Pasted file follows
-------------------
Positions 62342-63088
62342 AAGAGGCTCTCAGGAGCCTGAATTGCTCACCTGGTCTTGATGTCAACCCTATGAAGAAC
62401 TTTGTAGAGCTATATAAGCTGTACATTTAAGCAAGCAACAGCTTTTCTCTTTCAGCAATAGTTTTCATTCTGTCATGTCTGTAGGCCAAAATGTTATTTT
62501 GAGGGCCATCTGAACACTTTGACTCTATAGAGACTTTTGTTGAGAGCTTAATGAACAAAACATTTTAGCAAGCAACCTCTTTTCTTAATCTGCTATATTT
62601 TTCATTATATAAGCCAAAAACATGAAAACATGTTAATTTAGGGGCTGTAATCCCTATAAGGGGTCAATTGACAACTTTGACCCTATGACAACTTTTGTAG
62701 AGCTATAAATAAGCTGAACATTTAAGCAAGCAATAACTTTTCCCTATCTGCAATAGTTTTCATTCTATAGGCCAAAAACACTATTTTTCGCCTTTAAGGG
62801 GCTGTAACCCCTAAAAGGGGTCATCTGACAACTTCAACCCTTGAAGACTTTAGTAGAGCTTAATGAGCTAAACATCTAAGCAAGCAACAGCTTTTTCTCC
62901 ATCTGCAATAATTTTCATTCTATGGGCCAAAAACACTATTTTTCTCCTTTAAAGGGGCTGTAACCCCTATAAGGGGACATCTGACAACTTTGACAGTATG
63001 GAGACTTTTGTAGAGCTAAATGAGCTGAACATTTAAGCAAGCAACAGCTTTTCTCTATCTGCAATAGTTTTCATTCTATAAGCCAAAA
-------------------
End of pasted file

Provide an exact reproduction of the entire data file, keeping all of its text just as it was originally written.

Positions 62342-63088
62342 AAGAGGCTCTCAGGAGCCTGAATTGCTCACCTGGTCTTGATGTCAACCCTATGAAGAAC
62401 TTTGTAGAGCTATATAAGCTGTACATTTAAGCAAGCAACAGCTTTTCTCTTTCAGCAATAGTTTTCATTCTGTCATGTCTGTAGGCCAAAATGTTATTTT
62501 GAGGGCCATCTGAACACTTTGACTCTATAGAGACTTTTGTTGAGAGCTTAATGAACAAAACATTTTAGCAAGCAACCTCTTTTCTTAATCTGCTATATTT
62601 TTCATTATATAAGCCAAAAACATGAAAACATGTTAATTTAGGGGCTGTAATCCCTATAAGGGGTCAATTGACAACTTTGACCCTATGACAACTTTTGTAG
62701 AGCTATAAATAAGCTGAACATTTAAGCAAGCAATAACTTTTCCCTATCTGCAATAGTTTTCATTCTATAGGCCAAAAACACTATTTTTCGCCTTTAAGGG
62801 GCTGTAACCCCTAAAAGGGGTCATCTGACAACTTCAACCCTTGAAGACTTTAGTAGAGCTTAATGAGCTAAACATCTAAGCAAGCAACAGCTTTTTCTCC
62901 ATCTGCAATAATTTTCATTCTATGGGCCAAAAACACTATTTTTCTCCTTTAAAGGGGCTGTAACCCCTATAAGGGGACATCTGACAACTTTGACAGTATG
63001 GAGACTTTTGTAGAGCTAAATGAGCTGAACATTTAAGCAAGCAACAGCTTTTCTCTATCTGCAATAGTTTTCATTCTATAAGCCAAAA